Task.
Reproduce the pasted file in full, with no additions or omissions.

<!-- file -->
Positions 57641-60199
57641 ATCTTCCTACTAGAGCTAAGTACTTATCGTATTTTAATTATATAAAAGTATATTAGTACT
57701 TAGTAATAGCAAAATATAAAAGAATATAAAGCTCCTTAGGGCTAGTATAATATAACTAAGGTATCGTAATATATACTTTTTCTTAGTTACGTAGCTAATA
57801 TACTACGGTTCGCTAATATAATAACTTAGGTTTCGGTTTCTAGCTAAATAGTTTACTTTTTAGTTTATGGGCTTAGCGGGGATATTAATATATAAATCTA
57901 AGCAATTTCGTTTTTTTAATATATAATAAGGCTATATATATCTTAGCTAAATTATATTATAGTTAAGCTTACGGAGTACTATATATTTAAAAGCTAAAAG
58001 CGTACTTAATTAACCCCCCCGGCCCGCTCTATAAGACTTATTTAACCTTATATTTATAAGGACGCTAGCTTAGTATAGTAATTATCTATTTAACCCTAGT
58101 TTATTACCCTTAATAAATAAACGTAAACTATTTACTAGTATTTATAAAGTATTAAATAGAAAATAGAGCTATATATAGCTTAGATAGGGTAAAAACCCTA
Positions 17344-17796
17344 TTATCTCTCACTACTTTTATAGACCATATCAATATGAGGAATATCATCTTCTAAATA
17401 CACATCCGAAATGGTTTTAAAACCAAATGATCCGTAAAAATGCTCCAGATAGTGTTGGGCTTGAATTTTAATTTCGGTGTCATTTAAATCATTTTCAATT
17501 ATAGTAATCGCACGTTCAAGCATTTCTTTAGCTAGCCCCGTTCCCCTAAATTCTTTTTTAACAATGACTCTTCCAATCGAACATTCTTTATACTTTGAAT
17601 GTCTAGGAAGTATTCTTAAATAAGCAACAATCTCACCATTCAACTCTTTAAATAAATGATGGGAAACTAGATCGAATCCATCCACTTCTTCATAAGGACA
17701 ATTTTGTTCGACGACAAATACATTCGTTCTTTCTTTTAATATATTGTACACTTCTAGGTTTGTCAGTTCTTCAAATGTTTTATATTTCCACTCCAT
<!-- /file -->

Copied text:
Positions 57641-60199
57641 ATCTTCCTACTAGAGCTAAGTACTTATCGTATTTTAATTATATAAAAGTATATTAGTACT
57701 TAGTAATAGCAAAATATAAAAGAATATAAAGCTCCTTAGGGCTAGTATAATATAACTAAGGTATCGTAATATATACTTTTTCTTAGTTACGTAGCTAATA
57801 TACTACGGTTCGCTAATATAATAACTTAGGTTTCGGTTTCTAGCTAAATAGTTTACTTTTTAGTTTATGGGCTTAGCGGGGATATTAATATATAAATCTA
57901 AGCAATTTCGTTTTTTTAATATATAATAAGGCTATATATATCTTAGCTAAATTATATTATAGTTAAGCTTACGGAGTACTATATATTTAAAAGCTAAAAG
58001 CGTACTTAATTAACCCCCCCGGCCCGCTCTATAAGACTTATTTAACCTTATATTTATAAGGACGCTAGCTTAGTATAGTAATTATCTATTTAACCCTAGT
58101 TTATTACCCTTAATAAATAAACGTAAACTATTTACTAGTATTTATAAAGTATTAAATAGAAAATAGAGCTATATATAGCTTAGATAGGGTAAAAACCCTA
Positions 17344-17796
17344 TTATCTCTCACTACTTTTATAGACCATATCAATATGAGGAATATCATCTTCTAAATA
17401 CACATCCGAAATGGTTTTAAAACCAAATGATCCGTAAAAATGCTCCAGATAGTGTTGGGCTTGAATTTTAATTTCGGTGTCATTTAAATCATTTTCAATT
17501 ATAGTAATCGCACGTTCAAGCATTTCTTTAGCTAGCCCCGTTCCCCTAAATTCTTTTTTAACAATGACTCTTCCAATCGAACATTCTTTATACTTTGAAT
17601 GTCTAGGAAGTATTCTTAAATAAGCAACAATCTCACCATTCAACTCTTTAAATAAATGATGGGAAACTAGATCGAATCCATCCACTTCTTCATAAGGACA
17701 ATTTTGTTCGACGACAAATACATTCGTTCTTTCTTTTAATATATTGTACACTTCTAGGTTTGTCAGTTCTTCAAATGTTTTATATTTCCACTCCAT